Box 15 Dimensions of stigma

Concealability

The extent to which the condition becomes obvious or can be hidden from others.

Course of the mark

The way the condition changes over time and its ultimate outcome.

Disruptiveness

The degree of strain and difficulty stigma adds to interpersonal relationships.

Aesthetics

How much the attribute makes the character repellant or upsetting to others.

Origin

Who was responsible for the acquired stigmatizing condition and how.

Peril

Perceived dangers, both real and symbolic, of the stigmatizing condition to others.

who are stigmatized have high exposure to health risks and low access to protective factors and treatment.

Sometimes coping with stigma surrounding the disorder is more difficult than living with any limitations imposed by the disorder itself. Stigmatized individuals are often rejected by neighbours and the community, and as a result suffer loneliness and depression. The psychological effect of stigma is a general feeling of unease or of "not fitting in", loss of confidence, increasing self-doubt leading to depreciated self-esteem, and a general alienation from the society. Moreover, stigmati-zation is frequently irreversible so that, even when the behaviour or physical attributes disappear, individuals continue to be stigmatized by others and by their own self-perception.

People with some neurological disorders (e.g. epilepsy) and their families may also be subjected to other forms of social sanction, such as being excluded from community activities or from societal opportunities such as education or work. One of the most damaging results of stig-matization is that affected individuals or those responsible for their care may not seek treatment, hoping to avoid the negative social consequences of diagnosis. This leads in turn to delayed or lost opportunities for treatment and recovery. Underreporting of stigmatizing conditions can also reduce efforts to develop appropriate strategies for their prevention and treatment.

Epilepsy carries a particularly severe stigma because of misconceptions, myths and stereotypes related to the illness. In some communities, children who do not receive treatment for this disorder are removed from school. Lacking basic education, they may not be able to support themselves as adults. In some African countries, people believe that saliva can spread epilepsy or that the "epileptic spirit" can be transferred to anyone who witnesses a seizure. These misconceptions cause people to retreat in fear from someone having a seizure, leaving that person unprotected from open fires and other dangers they might encounter in cramped living conditions. Recent research has shown that the stigma people with epilepsy feel contributes to increased rates of psychopathology, fewer social interactions, reduced social capital, and lower quality of life in both developed and developing countries (22).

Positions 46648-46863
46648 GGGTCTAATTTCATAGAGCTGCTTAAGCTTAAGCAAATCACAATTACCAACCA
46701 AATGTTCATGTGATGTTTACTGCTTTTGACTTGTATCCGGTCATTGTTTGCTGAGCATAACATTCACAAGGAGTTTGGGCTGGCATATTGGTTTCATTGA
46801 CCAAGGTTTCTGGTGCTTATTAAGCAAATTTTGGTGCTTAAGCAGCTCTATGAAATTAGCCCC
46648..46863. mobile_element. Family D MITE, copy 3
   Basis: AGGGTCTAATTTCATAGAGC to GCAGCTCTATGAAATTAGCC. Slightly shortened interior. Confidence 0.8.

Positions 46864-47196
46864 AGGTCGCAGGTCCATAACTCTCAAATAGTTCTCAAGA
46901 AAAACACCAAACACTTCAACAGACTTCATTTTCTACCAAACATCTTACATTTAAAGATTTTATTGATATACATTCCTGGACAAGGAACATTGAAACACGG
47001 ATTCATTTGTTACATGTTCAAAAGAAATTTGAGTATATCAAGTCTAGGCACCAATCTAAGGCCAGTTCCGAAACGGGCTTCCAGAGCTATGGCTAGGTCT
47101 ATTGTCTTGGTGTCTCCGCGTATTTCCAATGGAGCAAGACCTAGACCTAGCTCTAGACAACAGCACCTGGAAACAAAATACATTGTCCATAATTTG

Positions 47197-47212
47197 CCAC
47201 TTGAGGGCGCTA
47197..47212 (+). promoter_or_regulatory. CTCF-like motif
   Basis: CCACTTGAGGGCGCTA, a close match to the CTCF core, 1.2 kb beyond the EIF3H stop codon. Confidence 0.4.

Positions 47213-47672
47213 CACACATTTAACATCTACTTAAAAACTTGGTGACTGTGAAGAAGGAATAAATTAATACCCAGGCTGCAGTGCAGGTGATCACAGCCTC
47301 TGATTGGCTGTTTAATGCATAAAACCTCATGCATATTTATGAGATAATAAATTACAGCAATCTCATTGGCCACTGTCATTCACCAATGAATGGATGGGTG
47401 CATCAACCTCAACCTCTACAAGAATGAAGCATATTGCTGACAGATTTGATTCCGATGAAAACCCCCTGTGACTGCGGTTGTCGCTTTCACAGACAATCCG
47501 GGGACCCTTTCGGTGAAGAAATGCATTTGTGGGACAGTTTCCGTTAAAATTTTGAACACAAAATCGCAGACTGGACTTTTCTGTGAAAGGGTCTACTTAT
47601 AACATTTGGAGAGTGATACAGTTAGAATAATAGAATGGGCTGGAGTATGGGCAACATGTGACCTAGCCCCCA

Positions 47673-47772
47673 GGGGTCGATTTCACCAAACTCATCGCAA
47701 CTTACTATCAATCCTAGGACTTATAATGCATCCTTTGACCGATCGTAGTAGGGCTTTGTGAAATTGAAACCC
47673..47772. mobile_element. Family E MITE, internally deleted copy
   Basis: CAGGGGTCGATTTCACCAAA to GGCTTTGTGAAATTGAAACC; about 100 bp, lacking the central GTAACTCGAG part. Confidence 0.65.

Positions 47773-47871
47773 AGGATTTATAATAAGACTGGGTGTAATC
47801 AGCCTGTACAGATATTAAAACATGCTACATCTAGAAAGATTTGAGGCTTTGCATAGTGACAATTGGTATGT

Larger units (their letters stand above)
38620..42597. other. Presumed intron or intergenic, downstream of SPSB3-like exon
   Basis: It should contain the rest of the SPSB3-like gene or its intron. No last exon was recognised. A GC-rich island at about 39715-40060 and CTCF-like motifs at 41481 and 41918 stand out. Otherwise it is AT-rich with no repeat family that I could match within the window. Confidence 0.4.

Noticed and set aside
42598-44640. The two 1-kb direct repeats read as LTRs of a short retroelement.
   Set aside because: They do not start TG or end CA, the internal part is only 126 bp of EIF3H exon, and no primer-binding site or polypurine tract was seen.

Efforts are needed to reduce stigma but, more importantly, to tackle the discriminatory attitudes and prejudicial behaviour that give rise to it. Fighting stigma and discrimination requires a multilevel approach involving education of health professionals and public information campaigns to educate and inform the community about neurological disorders in order to avoid common myths and promote positive attitudes. Methods to reduce stigma related to epilepsy in an African community by a parallel operation of public education and comprehensive treatment programmes successfully changed attitudes: traditional beliefs about epilepsy were weakened, fears were diminished, and community acceptance of people with epilepsy increased (24).

The provision of services in the community and the implementation of legislation to protect the rights of the patients are also important issues. Legislation represents an important means of dealing with the problems and challenges caused by stigmatization. Governments can reinforce efforts with laws that protect people with brain disorders and their families from abusive practices and prevent discrimination in education, employment, housing and other opportunities. Legislation can help, but ample evidence exists to show that this alone is not enough.

The emphasis on the issue of prejudice and discrimination also links to another concept where the need is to focus less on the person who is stigmatized and more on those who do the stigmatizing. The role of the media in perpetrating misconceptions also needs to be taken into account. Stigmatization and rejection can be reduced by providing factual information on the causes and treatment of brain disorder; by talking openly and respectfully about the disorder and its effects; and by providing and protecting access to appropriate health care.

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